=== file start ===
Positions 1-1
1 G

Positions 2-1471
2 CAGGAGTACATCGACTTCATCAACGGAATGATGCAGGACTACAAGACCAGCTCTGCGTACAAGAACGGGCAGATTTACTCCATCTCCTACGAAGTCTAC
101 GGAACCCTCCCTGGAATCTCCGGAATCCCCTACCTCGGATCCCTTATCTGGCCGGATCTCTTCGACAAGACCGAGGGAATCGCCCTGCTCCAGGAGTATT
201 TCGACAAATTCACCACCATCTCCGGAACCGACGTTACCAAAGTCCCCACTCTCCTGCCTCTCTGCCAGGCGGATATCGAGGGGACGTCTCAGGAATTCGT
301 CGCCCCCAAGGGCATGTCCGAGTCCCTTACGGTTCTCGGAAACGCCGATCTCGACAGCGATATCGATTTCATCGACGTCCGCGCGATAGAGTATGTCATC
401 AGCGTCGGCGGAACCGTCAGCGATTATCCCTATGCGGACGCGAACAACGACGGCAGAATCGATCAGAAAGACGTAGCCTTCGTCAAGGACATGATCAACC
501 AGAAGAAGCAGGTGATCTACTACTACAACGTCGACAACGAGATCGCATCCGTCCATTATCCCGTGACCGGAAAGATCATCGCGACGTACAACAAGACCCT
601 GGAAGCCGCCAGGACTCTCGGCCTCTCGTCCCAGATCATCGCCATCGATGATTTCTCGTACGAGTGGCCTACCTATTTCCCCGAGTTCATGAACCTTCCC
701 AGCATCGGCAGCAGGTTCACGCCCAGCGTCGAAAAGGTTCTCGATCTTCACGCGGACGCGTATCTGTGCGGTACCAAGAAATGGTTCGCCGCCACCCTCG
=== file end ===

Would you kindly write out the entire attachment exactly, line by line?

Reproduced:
Positions 1-1
1 G

Positions 2-1471
2 CAGGAGTACATCGACTTCATCAACGGAATGATGCAGGACTACAAGACCAGCTCTGCGTACAAGAACGGGCAGATTTACTCCATCTCCTACGAAGTCTAC
101 GGAACCCTCCCTGGAATCTCCGGAATCCCCTACCTCGGATCCCTTATCTGGCCGGATCTCTTCGACAAGACCGAGGGAATCGCCCTGCTCCAGGAGTATT
201 TCGACAAATTCACCACCATCTCCGGAACCGACGTTACCAAAGTCCCCACTCTCCTGCCTCTCTGCCAGGCGGATATCGAGGGGACGTCTCAGGAATTCGT
301 CGCCCCCAAGGGCATGTCCGAGTCCCTTACGGTTCTCGGAAACGCCGATCTCGACAGCGATATCGATTTCATCGACGTCCGCGCGATAGAGTATGTCATC
401 AGCGTCGGCGGAACCGTCAGCGATTATCCCTATGCGGACGCGAACAACGACGGCAGAATCGATCAGAAAGACGTAGCCTTCGTCAAGGACATGATCAACC
501 AGAAGAAGCAGGTGATCTACTACTACAACGTCGACAACGAGATCGCATCCGTCCATTATCCCGTGACCGGAAAGATCATCGCGACGTACAACAAGACCCT
601 GGAAGCCGCCAGGACTCTCGGCCTCTCGTCCCAGATCATCGCCATCGATGATTTCTCGTACGAGTGGCCTACCTATTTCCCCGAGTTCATGAACCTTCCC
701 AGCATCGGCAGCAGGTTCACGCCCAGCGTCGAAAAGGTTCTCGATCTTCACGCGGACGCGTATCTGTGCGGTACCAAGAAATGGTTCGCCGCCACCCTCG